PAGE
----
One success where the online environment saved time and enhanced feedback was a formative test. I adapted a formative in-class test using an online form, and ran the test during a synchronous session. Time savings were made as the test could be marked automatically and I could review answers live as each student completed the test to provide both individual and cohort wide feedback. I’m considering extending formative testing next semester to check understanding of fundamental concepts or I may ask students to complete a quiz on the pre-work for the session before they attend the tutorial.

Knowing me knowing you…..

In line with Sangster et al (2020), I would agree we can draw some positives from the switch to online synchronous teaching methods but the social aspects of face to face learning I feel are sorely missed within our university communities. For me, the biggest downside of the online classroom is that my first year students still feel like strangers to me. I haven’t been able to get to know my students by name from face to face tutorials and informal chat before and after class. Bandwidth and privacy concerns mean students rarely switch on their cameras, so I won’t be able to recognise my students when we return to face to face tutorials. I think I’m left feeling that this may be the biggest disadvantage of all in this mass online teaching experience.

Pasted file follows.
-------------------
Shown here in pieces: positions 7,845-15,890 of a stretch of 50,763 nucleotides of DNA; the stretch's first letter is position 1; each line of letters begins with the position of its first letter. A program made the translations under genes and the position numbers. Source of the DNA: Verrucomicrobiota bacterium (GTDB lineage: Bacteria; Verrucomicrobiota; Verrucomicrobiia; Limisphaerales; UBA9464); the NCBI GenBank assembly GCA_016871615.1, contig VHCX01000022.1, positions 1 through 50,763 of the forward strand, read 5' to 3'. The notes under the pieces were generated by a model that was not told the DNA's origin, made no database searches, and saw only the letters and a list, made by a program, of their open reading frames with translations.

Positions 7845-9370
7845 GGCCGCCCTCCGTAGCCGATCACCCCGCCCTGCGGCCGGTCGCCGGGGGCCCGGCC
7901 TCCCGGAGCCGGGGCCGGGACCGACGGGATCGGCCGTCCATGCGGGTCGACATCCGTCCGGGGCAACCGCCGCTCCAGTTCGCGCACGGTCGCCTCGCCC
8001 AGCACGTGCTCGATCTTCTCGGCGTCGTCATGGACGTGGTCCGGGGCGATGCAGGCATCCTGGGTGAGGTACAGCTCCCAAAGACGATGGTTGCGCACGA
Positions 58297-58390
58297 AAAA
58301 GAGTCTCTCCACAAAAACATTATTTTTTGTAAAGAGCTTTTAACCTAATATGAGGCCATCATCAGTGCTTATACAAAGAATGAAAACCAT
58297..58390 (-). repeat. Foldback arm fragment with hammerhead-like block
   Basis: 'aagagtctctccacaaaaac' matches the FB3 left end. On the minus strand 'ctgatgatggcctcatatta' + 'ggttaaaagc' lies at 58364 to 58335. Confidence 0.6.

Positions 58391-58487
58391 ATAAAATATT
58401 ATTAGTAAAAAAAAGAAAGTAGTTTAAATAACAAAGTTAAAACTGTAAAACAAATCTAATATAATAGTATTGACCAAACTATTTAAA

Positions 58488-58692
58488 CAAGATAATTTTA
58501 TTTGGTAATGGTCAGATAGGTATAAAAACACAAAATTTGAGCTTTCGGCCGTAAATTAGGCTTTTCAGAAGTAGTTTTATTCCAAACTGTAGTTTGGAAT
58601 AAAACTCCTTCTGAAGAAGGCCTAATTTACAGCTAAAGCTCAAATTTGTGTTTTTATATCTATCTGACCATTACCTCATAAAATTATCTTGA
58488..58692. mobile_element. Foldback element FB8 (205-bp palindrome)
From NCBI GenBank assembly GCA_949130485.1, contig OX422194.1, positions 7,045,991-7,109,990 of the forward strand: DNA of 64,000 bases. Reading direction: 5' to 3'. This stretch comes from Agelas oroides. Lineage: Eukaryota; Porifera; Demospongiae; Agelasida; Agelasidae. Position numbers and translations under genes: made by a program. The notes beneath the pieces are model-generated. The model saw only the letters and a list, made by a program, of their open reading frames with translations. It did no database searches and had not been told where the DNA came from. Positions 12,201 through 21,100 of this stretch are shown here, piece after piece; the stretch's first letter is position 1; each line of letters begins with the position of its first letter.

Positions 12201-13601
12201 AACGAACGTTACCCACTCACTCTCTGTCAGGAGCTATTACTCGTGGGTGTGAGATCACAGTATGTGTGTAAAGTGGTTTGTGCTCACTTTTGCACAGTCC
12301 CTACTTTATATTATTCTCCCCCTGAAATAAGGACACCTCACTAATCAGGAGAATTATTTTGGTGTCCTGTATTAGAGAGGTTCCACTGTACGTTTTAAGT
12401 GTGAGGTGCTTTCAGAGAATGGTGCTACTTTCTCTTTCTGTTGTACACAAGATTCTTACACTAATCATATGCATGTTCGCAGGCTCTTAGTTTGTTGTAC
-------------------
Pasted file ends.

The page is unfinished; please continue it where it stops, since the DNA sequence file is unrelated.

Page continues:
Jo Rushworth, Engaging activities for online classes available from

Alan Sangster, Greg Stoner & Barbara Flood (2020) Insights into accounting education in a COVID-19 world, Accounting Education, 29:5, 431–562, DOI: 10.1080/09639284.2020.1808487

Nick Turner, Teaching Tips: Blackboard Collaborate available from



Sam Bell
Accounting Education by BAFA

Lecturer in accounting, interested in accounting and auditing education conversations